In 2017, Category 5 Hurricane Irma devastated islands of the Lesser and Greater Antilles before turning northward and ultimately making landfall in southwestern Florida. Forecasting the timing and position of that northward turn was critical for Floridians to prepare for the storm's impact, but the uncertainty surrounding prediction of the upper-level trough that would steer the turn made this difficult. Collecting additional meteorological data, including measurements from locations as distant as the Arctic, could help meteorologists forecast the tracks of future tropical cyclones like Irma.
In a new study published in the journal Atmosphere, a research team led by the Kitami Institute of Technology compared the accuracy of operational medium-range ensemble forecasts for 29 Atlantic hurricanes from 2007 to 2019, with a focus on hurricanes that moved northward in response to upper-level atmospheric circulation over the mid-latitudes and approached the United States.
Although hurricane track forecasting has significantly improved in recent decades, there are still significant errors in some cases, and the consequences can be severe. In particular, uncertainty regarding the paths of upper-level troughs with strong winds in the mid-latitudes can lead to greater uncertainty when they influence the tracks of tropical cyclones. The research team found that in cases of hurricanes steered by upper-level troughs, forecasting errors of the hurricanes' central positions were larger than those in cases not influenced by upper-level troughs.
Lead author Kazutoshi Sato explains, "During the forecast period Hurricane Irma in 2017, there was large meandering of the jet stream over the North Pacific and North Atlantic, which introduced large errors in the forecasts. When we included additional radiosonde observation data from the Research Vessel Mirai collected in the Arctic in the late summer of 2017, the error and ensemble spread of the upper-level trough at the initial time of forecast were improved, which increased the accuracy of the track forecast for Irma."
The researchers also investigated the effect of including additional dropsonde data collected by the United States Air Force Reserve Command and the Aircraft Operations Center of the National Oceanic and Atmospheric Administration over the Atlantic Ocean near Hurricane Irma in 2017. Hurricane forecast accuracy was improved both by dropsonde measurements near the hurricanes and by radiosonde observations over the Arctic Ocean.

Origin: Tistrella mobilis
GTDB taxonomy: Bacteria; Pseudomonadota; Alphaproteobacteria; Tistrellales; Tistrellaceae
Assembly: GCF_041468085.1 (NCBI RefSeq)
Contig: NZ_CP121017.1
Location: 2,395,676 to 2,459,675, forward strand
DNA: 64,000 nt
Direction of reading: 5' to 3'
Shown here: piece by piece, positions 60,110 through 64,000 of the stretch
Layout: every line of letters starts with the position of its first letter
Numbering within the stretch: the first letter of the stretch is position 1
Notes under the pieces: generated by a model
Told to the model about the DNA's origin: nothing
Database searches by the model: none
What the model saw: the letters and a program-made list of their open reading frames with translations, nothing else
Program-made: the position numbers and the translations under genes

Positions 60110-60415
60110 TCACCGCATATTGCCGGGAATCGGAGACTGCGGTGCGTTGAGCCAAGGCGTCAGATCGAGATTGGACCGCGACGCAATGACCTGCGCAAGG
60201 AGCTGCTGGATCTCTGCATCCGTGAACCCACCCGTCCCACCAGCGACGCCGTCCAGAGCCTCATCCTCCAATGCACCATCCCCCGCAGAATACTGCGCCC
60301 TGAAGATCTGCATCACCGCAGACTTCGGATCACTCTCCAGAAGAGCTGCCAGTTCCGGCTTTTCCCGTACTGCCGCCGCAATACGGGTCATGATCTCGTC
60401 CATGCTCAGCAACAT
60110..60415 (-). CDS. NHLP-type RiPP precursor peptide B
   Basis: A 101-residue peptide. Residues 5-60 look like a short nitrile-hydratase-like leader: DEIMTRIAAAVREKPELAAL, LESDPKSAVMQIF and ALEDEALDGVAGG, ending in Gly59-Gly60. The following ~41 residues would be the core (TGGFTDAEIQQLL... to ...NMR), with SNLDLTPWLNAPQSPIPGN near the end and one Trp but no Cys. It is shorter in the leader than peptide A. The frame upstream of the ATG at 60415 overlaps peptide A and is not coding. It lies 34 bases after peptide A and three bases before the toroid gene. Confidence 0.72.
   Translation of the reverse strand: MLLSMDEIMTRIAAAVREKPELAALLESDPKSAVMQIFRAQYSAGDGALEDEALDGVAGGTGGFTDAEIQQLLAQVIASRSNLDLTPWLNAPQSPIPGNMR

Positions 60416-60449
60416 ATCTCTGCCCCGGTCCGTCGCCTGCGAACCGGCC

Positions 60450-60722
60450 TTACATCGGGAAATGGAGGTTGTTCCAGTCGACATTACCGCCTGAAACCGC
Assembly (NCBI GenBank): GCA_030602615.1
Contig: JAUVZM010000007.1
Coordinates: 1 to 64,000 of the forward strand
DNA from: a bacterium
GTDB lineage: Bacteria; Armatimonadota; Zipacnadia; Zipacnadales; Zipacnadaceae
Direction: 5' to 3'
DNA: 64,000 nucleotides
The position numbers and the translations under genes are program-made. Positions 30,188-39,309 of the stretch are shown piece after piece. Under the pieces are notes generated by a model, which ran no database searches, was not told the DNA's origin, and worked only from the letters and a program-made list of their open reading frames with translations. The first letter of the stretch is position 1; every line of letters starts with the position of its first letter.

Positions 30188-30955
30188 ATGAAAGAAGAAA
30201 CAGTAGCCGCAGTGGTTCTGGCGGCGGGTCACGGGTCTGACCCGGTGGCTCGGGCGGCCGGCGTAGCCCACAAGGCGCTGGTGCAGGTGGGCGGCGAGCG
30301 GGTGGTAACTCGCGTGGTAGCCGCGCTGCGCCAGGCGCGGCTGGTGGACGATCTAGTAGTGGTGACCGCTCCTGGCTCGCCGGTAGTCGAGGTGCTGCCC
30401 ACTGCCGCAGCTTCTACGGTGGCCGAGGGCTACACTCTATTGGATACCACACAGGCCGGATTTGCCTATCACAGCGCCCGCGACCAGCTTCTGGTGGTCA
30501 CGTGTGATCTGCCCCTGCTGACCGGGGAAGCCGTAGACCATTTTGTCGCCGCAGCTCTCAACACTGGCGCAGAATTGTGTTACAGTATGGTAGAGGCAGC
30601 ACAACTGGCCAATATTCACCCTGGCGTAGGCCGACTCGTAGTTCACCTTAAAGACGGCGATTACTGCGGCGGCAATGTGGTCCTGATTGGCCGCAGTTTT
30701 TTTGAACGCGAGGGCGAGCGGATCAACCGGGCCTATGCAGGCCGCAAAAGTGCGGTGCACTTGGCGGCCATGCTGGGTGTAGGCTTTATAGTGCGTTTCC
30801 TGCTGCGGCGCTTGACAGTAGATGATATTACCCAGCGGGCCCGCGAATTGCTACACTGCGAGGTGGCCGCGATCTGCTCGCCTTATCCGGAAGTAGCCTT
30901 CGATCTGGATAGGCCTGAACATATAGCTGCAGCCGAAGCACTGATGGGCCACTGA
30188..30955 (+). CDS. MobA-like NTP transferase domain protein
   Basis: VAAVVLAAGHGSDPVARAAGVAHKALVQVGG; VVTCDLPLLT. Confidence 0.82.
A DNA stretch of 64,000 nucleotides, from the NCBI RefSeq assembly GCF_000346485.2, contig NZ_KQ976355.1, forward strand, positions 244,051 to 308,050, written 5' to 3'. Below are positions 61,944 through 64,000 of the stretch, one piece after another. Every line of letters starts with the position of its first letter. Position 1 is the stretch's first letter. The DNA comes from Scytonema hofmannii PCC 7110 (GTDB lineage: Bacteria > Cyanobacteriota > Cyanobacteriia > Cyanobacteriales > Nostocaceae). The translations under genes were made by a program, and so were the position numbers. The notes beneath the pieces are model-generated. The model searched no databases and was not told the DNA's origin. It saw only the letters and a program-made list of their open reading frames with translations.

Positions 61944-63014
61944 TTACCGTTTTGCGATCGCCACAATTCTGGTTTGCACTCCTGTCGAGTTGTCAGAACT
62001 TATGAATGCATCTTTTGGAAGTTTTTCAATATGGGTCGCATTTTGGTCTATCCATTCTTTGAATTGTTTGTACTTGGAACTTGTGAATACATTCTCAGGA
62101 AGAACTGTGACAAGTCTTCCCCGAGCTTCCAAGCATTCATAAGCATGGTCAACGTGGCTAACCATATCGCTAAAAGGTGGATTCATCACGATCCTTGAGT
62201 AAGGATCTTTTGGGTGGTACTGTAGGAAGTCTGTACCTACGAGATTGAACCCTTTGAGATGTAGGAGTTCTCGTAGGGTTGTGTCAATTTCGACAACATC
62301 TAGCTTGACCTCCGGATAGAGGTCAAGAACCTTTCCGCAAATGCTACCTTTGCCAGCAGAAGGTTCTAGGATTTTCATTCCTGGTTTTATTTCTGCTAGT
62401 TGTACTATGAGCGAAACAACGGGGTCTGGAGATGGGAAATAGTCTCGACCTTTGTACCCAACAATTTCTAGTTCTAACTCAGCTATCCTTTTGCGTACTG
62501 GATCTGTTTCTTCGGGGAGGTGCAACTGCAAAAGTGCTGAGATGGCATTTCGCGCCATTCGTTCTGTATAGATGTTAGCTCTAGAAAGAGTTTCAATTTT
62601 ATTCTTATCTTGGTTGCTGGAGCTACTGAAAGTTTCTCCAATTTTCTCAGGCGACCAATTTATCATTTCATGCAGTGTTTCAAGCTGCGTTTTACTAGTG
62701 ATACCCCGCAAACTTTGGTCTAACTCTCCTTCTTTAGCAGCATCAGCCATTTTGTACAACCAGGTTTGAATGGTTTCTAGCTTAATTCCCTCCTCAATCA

According to co-author Jun Inoue, an associate professor of National Institute of Polar Research, "Our findings show that developing a more efficient observation system over the higher latitudes will be greatly beneficial to tropical cyclone track forecasting over the mid-latitudes, which will help mitigate the human casualties and socioeconomic losses caused by these storms."
The article, "Performance of Forecasts of Hurricanes with and without Upper-Level Troughs over the Mid-Latitudes," was published in Atmosphere at DOI: 10.3390/atmos11070702.About National Institute of Polar Research (NIPR)
The NIPR engages in comprehensive research via observation stations in Arctic and Antarctica. As a member of the Research Organization of Information and Systems (ROIS), the NIPR provides researchers throughout Japan with infrastructure support for Arctic and Antarctic observations, plans and implements Japan's Antarctic observation projects, and conducts Arctic researches of various scientific fields such as the atmosphere, ice sheets, the ecosystem, the upper atmosphere, the aurora and the Earth's magnetic field. In addition to the research projects, the NIPR also organizes the Japanese Antarctic Research Expedition and manages samples and data obtained during such expeditions and projects. As a core institution in researches of the polar regions, the NIPR also offers graduate students with a global perspective on originality through its doctoral program. For more information about the NIPR, please visit: https:/
About the Research Organization of Information and Systems (ROIS)
The Research Organization of Information and Systems (ROIS) is a parent organization of four national institutes (National Institute of Polar Research, National Institute of Informatics, the Institute of Statistical Mathematics and National Institute of Genetics) and the Joint Support-Center for Data Science Research. It is ROIS's mission to promote integrated, cutting-edge research that goes beyond the barriers of these institutions, in addition to facilitating their research activities, as members of inter-university research institutes.